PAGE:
• Ultraviolet Photography

UVF Pitcher Plant flower

3 replies to this topic

#1 Adrian


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Posted 01 May 2020 - 11:07

I grow a number of carnivorous plants for photography. I usually remove the flowers as they are not particularly interesting, and removing them improves the vigour of the plant. I let this one grow. It is Nepenthes fusca x N. robcantleyi, a highland hybrid. The flower spike is around 7cm in length.

I thought, when I first saw it in UV, that the pollen was fluorescing, but it is in fact the sepals (?) which seem to be fluorescing. Would anyone know any more abut this?

Technical details:
Nikon D810 with 105mm micro Nikkor. UVF light painted with Convoy S2+ UV torch, with U340 filter. 15 seconds @ f/11, 200 ISO.
Attached Image: Nepenthes comp.jpg
Adrian Davies

#2 colinbm


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Posted 01 May 2020 - 11:53

Pretty spectacular Adrian

#3 Andrea B.

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Posted 01 May 2020 - 19:03

I looked up Nepenthes to read a bit more about it.

On one website it was mentioned that the flowers are "unspectacular". But we know differently don't we? Under UV light the flower stalk is quite spectacular I would say. :grin:

I have only unknowledgeable speculations as to why the sepals fluoresce. Perhaps because the plant has separate male and female flower stalks, the fluorescence is a kind of signal to pollinators to draw them to the pollen? So why not just have the pollen be fluorescent? It's a mystery.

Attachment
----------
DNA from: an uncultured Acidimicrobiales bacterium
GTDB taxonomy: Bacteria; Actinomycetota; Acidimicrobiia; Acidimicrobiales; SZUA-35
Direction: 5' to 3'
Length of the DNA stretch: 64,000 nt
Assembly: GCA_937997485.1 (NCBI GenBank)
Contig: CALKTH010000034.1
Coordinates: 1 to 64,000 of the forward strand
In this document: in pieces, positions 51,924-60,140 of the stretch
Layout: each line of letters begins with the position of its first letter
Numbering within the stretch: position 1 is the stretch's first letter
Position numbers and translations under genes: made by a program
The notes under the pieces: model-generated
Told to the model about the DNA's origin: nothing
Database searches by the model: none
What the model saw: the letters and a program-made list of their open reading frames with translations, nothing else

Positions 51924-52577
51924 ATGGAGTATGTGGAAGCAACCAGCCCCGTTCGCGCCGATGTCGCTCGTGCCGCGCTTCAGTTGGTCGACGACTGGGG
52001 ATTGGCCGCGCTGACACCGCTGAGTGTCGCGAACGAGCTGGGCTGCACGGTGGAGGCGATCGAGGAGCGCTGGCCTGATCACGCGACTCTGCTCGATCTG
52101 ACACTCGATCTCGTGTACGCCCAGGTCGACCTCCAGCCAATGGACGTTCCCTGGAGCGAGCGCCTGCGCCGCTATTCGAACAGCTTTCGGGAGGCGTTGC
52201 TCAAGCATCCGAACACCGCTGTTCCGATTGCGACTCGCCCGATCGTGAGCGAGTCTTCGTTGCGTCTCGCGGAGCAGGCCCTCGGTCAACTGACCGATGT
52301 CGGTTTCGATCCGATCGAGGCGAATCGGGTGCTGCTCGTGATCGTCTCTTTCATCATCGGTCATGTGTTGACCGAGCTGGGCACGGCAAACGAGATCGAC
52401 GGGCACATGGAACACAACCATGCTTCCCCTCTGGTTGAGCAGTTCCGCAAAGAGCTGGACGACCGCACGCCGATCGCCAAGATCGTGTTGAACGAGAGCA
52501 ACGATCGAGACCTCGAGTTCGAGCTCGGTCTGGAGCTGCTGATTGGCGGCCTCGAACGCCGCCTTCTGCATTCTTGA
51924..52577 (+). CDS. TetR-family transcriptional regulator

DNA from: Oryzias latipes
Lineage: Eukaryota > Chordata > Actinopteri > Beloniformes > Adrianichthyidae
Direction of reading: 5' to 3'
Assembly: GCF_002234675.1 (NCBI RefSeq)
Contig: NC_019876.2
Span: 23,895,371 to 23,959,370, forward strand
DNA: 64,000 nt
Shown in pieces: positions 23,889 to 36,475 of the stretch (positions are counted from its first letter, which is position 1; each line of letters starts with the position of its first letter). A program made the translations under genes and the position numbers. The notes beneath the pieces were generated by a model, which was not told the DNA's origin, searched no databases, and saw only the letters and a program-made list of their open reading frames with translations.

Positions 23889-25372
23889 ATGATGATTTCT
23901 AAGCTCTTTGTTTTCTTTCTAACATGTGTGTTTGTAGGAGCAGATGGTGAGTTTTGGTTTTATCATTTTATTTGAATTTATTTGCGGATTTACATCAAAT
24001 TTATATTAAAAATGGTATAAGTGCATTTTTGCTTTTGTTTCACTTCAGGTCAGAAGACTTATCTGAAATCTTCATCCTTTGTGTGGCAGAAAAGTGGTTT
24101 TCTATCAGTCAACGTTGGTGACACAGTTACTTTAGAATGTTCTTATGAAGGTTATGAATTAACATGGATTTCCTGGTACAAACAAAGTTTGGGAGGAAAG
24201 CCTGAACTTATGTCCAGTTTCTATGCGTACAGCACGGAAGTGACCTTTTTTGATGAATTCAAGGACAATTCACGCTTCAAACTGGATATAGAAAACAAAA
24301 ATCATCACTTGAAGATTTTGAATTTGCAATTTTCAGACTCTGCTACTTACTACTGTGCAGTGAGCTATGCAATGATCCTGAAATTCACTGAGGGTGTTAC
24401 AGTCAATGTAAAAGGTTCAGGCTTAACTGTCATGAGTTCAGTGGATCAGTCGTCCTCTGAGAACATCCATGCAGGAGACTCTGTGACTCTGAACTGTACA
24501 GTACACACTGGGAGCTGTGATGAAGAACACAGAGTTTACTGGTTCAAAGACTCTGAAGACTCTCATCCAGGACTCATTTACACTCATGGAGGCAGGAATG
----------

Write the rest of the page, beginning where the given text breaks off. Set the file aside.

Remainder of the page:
Googling "Nepenthes fluorescence" brings up many references to other fluorescent parts of the plant which act to attract prey. But I did not have enough time to search further for pollinator attraction.
Andrea G. Blum
Often found hanging out with flowers & bees.

#4 dabateman

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Posted 02 May 2020 - 12:28

Well then this plant hits a strong argument for pollinators seeing in UV or at least uv induced fluorescence visible to be attracted and eaten by the plant.

Was reading that bees only see blue and contrast. So maybe not the major food for this plant.
What do you feed it?
I think ants might be a good food source and wonder what they see.